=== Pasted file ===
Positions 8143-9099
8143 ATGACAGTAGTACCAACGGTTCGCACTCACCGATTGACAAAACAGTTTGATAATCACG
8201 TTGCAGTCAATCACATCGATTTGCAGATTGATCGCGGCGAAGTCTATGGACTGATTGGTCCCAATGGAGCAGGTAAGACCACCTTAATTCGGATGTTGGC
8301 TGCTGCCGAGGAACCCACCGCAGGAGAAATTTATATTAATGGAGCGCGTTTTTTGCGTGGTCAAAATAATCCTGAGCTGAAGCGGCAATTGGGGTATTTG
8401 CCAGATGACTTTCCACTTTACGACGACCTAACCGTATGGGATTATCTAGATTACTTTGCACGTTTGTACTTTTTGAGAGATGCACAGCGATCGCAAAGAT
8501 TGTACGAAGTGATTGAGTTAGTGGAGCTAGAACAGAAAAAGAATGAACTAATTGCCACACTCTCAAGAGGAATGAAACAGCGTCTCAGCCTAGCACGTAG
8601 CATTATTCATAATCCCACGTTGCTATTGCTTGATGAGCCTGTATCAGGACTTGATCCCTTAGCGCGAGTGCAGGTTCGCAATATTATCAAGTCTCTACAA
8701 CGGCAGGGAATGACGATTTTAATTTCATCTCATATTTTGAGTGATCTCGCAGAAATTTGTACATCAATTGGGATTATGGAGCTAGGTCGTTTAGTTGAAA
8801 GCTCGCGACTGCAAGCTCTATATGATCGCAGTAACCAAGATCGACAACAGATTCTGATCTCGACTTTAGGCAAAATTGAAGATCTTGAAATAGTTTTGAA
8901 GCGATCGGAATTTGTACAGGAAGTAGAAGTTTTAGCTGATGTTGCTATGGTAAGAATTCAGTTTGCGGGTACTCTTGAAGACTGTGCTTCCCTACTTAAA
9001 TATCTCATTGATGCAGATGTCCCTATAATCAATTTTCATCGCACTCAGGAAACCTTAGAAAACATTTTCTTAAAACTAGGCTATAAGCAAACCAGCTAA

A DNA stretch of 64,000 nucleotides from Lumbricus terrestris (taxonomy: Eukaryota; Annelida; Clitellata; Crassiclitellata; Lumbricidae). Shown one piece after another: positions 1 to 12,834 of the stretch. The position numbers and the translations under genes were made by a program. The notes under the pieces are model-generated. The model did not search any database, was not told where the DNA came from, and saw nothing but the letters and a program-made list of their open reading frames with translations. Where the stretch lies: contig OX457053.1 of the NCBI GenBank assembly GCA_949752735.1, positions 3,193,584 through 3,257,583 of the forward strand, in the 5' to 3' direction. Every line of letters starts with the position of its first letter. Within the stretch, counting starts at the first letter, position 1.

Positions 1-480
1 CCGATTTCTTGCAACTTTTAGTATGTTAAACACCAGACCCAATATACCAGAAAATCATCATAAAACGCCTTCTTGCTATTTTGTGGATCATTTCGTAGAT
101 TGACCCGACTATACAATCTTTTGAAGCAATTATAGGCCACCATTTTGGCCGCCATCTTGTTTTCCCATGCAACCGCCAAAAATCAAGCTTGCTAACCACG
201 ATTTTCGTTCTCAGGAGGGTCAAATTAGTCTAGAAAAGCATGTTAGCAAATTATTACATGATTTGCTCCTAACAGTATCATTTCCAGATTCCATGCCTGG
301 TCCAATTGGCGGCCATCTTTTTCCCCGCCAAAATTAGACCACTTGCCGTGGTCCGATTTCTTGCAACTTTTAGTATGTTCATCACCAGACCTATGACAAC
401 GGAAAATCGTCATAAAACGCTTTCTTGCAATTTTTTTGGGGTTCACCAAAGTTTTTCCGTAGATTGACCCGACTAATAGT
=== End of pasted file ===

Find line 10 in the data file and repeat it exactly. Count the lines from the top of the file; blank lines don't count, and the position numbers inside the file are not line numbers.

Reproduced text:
8901 GCGATCGGAATTTGTACAGGAAGTAGAAGTTTTAGCTGATGTTGCTATGGTAAGAATTCAGTTTGCGGGTACTCTTGAAGACTGTGCTTCCCTACTTAAA